Mexico captures "La Familia" drug boss

Reuters News
Posted: Jun 22, 2011 4:18 PM
Mexico captures "La Familia" drug boss

MEXICO CITY (Reuters) - Mexican police captured the suspected leader of the cult-like La Familia (The Family) drug cartel on Tuesday in the latest blow to a gang that was once one of the most notorious in the country.

Federal police captured Jose de Jesus Mendez, known by his nickname "El Chango," or The Monkey, in the central state of Aguascalientes at a highway checkpoint, said a spokesman for the Aguascalientes state attorney general's office, who declined to be named.

"Mendez was pulled over at the checkpoint and is now in police custody," the spokesman said. It was not clear if Mendez's arrest was by chance or due to a coordinated security operation.

Federal police in Mexico City declined to comment.

Until last year, La Familia was one of Mexico's most feared and powerful cartels, but the death of its top boss, Nazario Moreno, known as "The Craziest One," has split the gang into factions. Rivals are now fighting over methamphetamine trafficking and marijuana fields across western Mexico.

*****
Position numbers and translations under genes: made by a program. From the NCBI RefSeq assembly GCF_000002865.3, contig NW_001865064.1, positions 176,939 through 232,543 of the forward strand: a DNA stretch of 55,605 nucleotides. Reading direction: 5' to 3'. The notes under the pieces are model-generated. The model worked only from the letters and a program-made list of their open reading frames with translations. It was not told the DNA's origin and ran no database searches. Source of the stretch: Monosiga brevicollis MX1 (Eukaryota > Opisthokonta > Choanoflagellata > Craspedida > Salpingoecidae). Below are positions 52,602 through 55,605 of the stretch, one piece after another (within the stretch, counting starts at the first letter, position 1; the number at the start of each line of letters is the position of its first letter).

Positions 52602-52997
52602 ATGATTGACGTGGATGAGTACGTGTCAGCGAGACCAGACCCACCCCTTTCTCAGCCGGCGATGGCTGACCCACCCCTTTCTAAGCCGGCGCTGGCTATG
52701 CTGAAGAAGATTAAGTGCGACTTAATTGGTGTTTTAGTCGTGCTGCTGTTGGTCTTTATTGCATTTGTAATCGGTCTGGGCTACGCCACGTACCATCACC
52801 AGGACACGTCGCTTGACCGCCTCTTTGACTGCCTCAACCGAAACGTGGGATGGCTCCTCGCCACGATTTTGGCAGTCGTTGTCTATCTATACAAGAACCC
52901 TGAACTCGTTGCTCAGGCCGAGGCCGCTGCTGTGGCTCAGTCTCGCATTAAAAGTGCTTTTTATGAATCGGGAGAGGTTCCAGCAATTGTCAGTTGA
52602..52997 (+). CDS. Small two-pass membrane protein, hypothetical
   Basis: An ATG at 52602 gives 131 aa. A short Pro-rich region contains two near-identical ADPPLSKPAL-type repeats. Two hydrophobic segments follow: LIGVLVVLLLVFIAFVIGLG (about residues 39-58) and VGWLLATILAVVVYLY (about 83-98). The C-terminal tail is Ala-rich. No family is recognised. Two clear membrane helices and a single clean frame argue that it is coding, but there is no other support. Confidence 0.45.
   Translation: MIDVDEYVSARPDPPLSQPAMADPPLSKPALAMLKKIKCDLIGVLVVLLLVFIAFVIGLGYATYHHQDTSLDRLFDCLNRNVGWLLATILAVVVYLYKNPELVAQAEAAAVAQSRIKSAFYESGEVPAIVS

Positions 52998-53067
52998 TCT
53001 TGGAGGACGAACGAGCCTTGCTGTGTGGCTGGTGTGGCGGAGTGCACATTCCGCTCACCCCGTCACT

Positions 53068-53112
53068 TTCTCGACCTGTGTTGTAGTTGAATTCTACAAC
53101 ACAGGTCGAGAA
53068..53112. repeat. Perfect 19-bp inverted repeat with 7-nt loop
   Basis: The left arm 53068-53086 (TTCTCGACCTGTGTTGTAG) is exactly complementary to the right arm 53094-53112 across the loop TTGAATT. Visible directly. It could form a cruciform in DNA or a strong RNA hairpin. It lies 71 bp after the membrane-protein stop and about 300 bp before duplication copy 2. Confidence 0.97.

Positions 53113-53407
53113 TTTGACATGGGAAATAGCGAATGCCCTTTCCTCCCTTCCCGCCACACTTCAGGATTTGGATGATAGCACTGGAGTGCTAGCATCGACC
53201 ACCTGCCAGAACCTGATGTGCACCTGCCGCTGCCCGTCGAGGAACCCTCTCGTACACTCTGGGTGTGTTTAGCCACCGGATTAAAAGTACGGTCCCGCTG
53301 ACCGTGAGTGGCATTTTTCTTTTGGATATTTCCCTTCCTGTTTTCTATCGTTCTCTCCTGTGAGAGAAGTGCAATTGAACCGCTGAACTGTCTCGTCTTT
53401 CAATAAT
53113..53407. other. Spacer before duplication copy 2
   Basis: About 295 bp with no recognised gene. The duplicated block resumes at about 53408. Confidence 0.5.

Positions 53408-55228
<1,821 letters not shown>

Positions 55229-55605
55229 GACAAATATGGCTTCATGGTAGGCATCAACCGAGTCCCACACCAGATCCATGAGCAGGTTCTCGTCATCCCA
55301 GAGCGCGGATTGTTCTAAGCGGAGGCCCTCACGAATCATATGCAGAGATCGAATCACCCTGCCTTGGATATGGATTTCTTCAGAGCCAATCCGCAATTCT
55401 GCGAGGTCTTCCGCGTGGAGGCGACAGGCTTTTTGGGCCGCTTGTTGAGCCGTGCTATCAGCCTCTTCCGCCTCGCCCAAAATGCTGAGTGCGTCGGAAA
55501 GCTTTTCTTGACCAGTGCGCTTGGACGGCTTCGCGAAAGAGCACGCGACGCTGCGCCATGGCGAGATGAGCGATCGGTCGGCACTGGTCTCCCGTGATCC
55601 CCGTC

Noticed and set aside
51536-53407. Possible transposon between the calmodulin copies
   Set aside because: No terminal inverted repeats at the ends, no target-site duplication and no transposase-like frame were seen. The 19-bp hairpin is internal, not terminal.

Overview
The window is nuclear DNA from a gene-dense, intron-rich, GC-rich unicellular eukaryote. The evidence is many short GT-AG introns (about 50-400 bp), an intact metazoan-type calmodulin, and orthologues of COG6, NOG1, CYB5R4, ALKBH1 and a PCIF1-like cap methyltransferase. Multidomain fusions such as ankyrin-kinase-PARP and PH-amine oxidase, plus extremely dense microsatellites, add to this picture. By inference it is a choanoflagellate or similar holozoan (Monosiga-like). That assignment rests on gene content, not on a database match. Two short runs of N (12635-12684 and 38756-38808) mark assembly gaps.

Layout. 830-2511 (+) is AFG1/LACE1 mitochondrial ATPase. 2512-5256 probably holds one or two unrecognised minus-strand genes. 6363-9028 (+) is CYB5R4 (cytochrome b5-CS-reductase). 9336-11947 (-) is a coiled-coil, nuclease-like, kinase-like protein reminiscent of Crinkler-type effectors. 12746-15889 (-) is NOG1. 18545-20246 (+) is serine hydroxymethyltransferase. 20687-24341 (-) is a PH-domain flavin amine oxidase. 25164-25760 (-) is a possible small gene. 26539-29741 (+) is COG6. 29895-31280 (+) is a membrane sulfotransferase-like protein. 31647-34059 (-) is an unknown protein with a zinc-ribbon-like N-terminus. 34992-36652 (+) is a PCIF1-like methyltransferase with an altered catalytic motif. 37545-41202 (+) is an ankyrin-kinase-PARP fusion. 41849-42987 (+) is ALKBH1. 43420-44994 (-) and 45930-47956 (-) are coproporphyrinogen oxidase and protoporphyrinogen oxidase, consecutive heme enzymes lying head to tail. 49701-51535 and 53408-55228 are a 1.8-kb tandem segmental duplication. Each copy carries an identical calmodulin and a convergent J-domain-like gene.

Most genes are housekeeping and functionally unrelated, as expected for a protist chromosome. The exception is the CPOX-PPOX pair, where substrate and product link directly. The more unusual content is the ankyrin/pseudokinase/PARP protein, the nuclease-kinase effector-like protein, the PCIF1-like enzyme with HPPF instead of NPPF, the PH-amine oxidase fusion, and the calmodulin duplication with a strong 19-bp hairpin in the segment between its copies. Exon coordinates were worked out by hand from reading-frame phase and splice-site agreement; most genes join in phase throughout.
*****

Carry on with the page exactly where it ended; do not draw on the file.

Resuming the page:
With a bounty of $2 million on his head in Mexico and also wanted in the United States, Mendez is believed to have taken over the running of La Familia since Moreno's death along with another suspected kingpin, Servando "The Prof" Gomez.

Moreno's capture is welcome news for President Felipe Calderon, who hails from Michoacan, La Familia's heartland in western Mexico. But the conservative Calderon is facing rising public anger at the horrifying violence that has killed around 40,000 people across Mexico since he launched an army-led crackdown on drug traffickers in December 2006.

Formed in the 1980s, La Familia has vowed to stop sales of the methamphetamine drug "Ice" in Michoacan, saying it is destroying local communities. Instead, it exports all meth production to the United States

Unlike other Mexican cartels, La Familia is run with a pseudo-religious philosophy, preaching Bible scripture mixed with self-help slogans to prevent gang members from abusing drugs and to justify the grisly murders of rivals.

(Reporting by Robin Emmott, editing by Christopher Wilson)